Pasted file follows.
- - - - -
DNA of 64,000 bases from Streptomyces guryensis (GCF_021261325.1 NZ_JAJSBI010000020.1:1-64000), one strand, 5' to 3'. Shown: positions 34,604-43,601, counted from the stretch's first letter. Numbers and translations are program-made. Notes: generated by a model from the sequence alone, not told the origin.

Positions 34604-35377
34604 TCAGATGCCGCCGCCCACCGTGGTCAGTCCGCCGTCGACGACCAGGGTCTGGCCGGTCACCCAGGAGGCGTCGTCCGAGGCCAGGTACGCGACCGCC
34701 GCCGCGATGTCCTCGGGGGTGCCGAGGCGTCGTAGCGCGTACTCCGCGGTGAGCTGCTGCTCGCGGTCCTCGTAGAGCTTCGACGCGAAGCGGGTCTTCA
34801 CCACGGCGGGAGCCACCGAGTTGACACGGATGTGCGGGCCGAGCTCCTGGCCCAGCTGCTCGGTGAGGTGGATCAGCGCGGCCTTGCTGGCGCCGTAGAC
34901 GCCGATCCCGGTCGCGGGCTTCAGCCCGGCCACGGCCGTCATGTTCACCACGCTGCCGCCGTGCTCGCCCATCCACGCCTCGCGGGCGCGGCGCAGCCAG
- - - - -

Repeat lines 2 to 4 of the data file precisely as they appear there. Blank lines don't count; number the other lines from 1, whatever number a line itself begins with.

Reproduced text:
Positions 34604-35377
34604 TCAGATGCCGCCGCCCACCGTGGTCAGTCCGCCGTCGACGACCAGGGTCTGGCCGGTCACCCAGGAGGCGTCGTCCGAGGCCAGGTACGCGACCGCC
34701 GCCGCGATGTCCTCGGGGGTGCCGAGGCGTCGTAGCGCGTACTCCGCGGTGAGCTGCTGCTCGCGGTCCTCGTAGAGCTTCGACGCGAAGCGGGTCTTCA